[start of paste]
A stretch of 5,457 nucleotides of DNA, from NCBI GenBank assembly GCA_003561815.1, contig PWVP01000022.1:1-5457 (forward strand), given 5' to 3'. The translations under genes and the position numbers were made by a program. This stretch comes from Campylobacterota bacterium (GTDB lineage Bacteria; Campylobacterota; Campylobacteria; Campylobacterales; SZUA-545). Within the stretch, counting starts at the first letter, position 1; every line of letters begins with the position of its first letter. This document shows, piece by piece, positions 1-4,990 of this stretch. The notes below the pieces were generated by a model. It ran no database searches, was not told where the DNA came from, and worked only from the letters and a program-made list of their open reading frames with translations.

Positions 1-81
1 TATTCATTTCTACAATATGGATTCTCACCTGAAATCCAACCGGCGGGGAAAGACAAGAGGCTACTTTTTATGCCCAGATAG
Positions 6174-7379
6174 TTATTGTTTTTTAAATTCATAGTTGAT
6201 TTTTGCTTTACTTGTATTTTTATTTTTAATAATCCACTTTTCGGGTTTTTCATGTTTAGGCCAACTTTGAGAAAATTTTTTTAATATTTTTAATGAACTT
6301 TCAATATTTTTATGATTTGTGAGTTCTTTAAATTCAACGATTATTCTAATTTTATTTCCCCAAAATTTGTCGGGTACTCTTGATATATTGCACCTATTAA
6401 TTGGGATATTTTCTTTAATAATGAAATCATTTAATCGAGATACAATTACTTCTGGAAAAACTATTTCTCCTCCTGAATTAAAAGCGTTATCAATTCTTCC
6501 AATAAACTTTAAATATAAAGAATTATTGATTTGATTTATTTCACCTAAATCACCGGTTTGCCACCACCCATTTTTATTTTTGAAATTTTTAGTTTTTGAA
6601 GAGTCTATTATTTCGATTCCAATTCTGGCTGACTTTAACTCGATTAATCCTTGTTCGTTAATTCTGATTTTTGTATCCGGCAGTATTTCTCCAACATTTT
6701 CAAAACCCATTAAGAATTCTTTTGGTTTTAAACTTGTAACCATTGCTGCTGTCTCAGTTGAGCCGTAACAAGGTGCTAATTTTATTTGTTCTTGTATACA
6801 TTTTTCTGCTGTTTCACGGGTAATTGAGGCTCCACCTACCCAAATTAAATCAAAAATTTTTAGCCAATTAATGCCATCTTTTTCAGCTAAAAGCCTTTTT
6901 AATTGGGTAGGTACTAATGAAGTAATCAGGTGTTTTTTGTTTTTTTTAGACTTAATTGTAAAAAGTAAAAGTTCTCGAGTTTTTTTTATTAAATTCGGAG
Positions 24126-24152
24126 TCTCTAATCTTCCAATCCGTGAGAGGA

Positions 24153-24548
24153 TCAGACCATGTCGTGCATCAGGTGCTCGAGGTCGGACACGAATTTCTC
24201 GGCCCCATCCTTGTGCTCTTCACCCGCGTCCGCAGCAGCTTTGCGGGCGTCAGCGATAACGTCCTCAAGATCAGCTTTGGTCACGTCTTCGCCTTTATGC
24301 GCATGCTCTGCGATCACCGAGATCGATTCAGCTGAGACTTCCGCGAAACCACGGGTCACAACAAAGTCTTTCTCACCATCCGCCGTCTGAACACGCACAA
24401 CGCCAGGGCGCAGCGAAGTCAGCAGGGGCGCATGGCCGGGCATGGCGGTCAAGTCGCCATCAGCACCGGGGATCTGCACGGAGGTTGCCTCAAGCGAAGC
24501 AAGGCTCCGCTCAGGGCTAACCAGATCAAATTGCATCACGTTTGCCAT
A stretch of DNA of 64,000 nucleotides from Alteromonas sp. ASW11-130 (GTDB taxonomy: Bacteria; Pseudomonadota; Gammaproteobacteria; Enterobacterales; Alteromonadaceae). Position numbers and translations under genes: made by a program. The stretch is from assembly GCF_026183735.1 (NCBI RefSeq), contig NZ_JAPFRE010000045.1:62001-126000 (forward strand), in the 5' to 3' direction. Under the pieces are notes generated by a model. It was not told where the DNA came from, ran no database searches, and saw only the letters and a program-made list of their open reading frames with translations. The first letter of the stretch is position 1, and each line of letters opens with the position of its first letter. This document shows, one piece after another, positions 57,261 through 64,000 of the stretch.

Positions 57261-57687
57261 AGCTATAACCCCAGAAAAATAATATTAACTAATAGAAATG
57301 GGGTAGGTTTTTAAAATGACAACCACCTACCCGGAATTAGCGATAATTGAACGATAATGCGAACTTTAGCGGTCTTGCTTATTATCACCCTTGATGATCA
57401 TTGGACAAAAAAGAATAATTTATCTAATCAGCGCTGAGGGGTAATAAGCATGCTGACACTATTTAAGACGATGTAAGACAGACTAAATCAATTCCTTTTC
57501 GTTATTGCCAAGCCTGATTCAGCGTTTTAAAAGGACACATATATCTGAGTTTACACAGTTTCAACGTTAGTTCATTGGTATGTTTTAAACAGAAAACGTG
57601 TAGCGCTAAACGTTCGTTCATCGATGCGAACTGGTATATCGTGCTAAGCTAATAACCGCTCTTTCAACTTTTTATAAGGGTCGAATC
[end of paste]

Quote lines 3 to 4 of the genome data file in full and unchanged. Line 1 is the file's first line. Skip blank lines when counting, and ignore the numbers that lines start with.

1 TATTCATTTCTACAATATGGATTCTCACCTGAAATCCAACCGGCGGGGAAAGACAAGAGGCTACTTTTTATGCCCAGATAG
Positions 6174-7379